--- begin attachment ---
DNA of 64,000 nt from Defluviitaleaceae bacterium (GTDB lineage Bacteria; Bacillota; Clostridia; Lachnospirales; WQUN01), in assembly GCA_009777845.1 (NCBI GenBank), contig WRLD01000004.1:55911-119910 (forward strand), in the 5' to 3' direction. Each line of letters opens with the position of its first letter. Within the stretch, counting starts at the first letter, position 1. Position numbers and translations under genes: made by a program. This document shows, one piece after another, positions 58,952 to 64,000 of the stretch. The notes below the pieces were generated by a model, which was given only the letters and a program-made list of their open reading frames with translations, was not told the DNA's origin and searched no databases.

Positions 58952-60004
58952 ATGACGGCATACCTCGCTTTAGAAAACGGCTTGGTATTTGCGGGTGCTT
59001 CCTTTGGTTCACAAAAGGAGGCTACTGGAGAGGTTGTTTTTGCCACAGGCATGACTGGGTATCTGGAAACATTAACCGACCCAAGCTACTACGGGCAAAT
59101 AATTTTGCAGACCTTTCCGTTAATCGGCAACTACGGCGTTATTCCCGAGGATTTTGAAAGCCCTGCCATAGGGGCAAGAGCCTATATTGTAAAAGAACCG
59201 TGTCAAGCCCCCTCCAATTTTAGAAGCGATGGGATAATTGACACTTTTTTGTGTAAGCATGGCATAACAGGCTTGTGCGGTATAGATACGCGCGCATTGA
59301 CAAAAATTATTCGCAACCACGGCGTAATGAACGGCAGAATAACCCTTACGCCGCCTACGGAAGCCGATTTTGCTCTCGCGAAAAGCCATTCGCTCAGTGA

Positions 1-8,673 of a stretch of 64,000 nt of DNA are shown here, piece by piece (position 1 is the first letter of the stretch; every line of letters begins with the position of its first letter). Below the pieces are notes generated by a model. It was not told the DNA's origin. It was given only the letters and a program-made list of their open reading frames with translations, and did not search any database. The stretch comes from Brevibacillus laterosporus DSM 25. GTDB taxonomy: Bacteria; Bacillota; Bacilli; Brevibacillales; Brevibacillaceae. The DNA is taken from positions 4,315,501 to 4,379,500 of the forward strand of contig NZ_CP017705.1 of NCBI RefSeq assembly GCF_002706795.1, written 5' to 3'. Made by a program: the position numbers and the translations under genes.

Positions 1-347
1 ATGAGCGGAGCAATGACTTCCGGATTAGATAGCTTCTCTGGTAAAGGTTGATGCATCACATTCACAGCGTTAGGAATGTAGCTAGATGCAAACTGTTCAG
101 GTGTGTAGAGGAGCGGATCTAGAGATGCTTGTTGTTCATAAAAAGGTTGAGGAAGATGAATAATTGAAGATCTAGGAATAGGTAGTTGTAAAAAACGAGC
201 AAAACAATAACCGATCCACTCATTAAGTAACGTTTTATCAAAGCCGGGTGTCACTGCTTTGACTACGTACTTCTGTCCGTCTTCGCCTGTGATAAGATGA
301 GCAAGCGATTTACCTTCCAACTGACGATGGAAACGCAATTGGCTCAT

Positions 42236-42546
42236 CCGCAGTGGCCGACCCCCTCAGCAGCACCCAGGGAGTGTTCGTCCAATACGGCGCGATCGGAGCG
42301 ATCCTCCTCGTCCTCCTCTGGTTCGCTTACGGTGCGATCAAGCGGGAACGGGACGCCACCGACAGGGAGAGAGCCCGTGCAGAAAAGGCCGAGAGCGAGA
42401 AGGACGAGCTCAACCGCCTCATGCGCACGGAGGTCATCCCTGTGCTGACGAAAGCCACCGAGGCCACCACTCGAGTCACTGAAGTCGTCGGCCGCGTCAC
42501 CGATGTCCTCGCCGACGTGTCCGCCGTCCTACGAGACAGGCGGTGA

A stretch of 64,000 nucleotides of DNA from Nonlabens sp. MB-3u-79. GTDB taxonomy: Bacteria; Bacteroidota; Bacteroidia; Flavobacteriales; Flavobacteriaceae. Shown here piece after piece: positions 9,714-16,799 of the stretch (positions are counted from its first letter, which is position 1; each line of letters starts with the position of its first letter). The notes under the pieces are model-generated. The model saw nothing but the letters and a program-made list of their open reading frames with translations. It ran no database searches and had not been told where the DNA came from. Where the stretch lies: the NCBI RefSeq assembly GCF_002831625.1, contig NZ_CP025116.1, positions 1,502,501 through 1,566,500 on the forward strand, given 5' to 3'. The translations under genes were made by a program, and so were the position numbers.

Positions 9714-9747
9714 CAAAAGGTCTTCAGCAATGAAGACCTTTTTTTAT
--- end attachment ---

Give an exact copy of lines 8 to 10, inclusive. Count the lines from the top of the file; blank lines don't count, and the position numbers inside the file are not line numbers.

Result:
Positions 1-8,673 of a stretch of 64,000 nt of DNA are shown here, piece by piece (position 1 is the first letter of the stretch; every line of letters begins with the position of its first letter). Below the pieces are notes generated by a model. It was not told the DNA's origin. It was given only the letters and a program-made list of their open reading frames with translations, and did not search any database. The stretch comes from Brevibacillus laterosporus DSM 25. GTDB taxonomy: Bacteria; Bacillota; Bacilli; Brevibacillales; Brevibacillaceae. The DNA is taken from positions 4,315,501 to 4,379,500 of the forward strand of contig NZ_CP017705.1 of NCBI RefSeq assembly GCF_002706795.1, written 5' to 3'. Made by a program: the position numbers and the translations under genes.

Positions 1-347
1 ATGAGCGGAGCAATGACTTCCGGATTAGATAGCTTCTCTGGTAAAGGTTGATGCATCACATTCACAGCGTTAGGAATGTAGCTAGATGCAAACTGTTCAG